On Wednesday (6 March) Mark Zuckerberg published a post on Facebook entitled, ‘A Privacy-Focused Vision for Social Networking’. To anyone who’s paid close attention to what Facebook have been doing over the last few years, this seems almost laughable.
For me, this quote from a piece in Wired sums it up pretty well:
“If there’s one choice that Facebook has made repeatedly over the past 15 years, it’s been to prioritize growth over privacy. Users were consistently encouraged to make more of their information public than they were comfortable with. The settings to make things public were always a bit easier to use than the ones to make things private. Data was collected that you didn’t have any idea was being collected and shared in ways you had no idea it was being shared.”
I wrote last week about the UK Parliament report which accused Facebook as ‘behaving like digital gangsters’. And there has been repeated and intense public scrutiny of the company both here and in the US in the wake of the Cambridge Analytica scandal in early 2018.
Of course, it seems highly likely that this ‘pivot’ to privacy has much to do with addressing these concerns. However, Zuckerberg also mentions in his post the change in public attitudes around how they want to share and connect, saying:
“Over the last 15 years, Facebook and Instagram have helped people connect with friends, communities, and interests in the digital equivalent of a town square. But people increasingly also want to connect privately in the digital equivalent of the living room.”
This is one thing on which we agree. However, I don’t agree that Facebook can be trusted to deliver what’s needed to create genuinely private spaces. When they launched Workplace, Facebook’s attempt at enterprise social networks, and big players started to use it, I was floored.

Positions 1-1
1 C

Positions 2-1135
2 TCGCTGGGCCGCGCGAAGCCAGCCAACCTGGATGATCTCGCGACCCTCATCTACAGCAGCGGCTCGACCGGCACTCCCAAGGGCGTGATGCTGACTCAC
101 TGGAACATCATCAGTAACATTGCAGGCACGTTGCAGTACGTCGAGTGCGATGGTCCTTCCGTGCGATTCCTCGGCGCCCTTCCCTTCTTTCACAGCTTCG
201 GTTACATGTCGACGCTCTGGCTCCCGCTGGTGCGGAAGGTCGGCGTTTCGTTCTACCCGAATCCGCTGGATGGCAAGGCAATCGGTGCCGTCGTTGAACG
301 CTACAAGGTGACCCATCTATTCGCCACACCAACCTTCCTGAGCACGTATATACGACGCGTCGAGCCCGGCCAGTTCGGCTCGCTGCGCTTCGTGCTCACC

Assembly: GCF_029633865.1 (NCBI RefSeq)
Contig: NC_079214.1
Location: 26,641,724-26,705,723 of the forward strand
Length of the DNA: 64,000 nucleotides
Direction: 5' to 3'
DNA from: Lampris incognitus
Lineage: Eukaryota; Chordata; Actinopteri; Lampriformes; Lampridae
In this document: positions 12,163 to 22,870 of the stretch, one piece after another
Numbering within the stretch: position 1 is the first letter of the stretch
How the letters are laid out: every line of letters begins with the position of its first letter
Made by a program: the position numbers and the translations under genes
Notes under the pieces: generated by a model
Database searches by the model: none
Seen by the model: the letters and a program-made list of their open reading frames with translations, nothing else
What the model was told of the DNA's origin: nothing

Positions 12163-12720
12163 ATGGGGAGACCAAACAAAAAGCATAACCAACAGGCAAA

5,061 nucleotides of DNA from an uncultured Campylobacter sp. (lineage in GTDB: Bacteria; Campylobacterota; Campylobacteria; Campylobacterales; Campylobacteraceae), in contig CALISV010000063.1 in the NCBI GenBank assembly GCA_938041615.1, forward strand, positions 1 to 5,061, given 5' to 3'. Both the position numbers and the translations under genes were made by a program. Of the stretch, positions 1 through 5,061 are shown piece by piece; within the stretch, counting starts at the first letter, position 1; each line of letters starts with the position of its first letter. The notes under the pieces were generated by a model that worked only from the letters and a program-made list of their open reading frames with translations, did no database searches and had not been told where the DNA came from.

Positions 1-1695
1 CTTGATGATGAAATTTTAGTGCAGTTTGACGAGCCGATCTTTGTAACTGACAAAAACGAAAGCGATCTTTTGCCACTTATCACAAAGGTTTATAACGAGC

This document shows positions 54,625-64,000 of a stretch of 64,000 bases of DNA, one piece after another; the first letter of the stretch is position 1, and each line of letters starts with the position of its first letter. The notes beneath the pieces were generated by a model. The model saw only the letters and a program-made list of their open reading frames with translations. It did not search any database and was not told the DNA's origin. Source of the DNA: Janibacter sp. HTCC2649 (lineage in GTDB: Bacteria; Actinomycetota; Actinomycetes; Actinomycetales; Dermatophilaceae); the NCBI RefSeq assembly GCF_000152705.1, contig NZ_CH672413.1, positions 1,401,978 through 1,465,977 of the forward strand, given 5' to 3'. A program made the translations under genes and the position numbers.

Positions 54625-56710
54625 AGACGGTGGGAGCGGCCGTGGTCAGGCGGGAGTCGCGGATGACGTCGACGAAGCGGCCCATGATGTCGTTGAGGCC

For one thing, there is a clear disconnect between how Facebook defines privacy and how advocates do. Facebook has generally focused on limiting the amount of information that the public or a government can access about an individual, while privacy experts have pushed for them to limit the amount of information that they collect and retain about their users.
Implementing end-to-end encryption will prevent Facebook from collecting data on the content of its users’ messages, but Zuckerberg hasn’t said they will change or limit collection of data about users on other fronts.
Zuckerberg loves his big claims. But I am skeptical on how many of his proposed moves towards privacy - for example, moving away from news feed, focusing on private messaging - will ultimately play out when looking at the company’s business model. Facebook relies on a steady stream of user data to feed their products and ad revenue. How will privacy balance up against these monetary concerns?
And there are other questions too, around the motives for the move.
“I strongly support consumer privacy when communicating online but this move is entirely a strategic play to use privacy as a competitive advantage & further lock-in Facebook as the dominant messaging platform,” tweeted Ashkan Soltani, a former chief technologist for the Federal Trade Commission. “While positioned as a privacy-friendly play, its timing suggests a competition play to head off any potential regulatory efforts to limit data sharing across services.”
As a side note, I am conscious that Facebook seems to get targeted a lot more than say, Google or Amazon. I think that’s partly because Facebook’s value does not hold a candle to Google and Amazon. While they should still come under scrutiny, those businesses have helped change our lives - for the better in most instances, I’d say.
I will say this - it’s good to know that social media companies are finally taking privacy more seriously. But ultimately, I just don’t trust Facebook to get it done.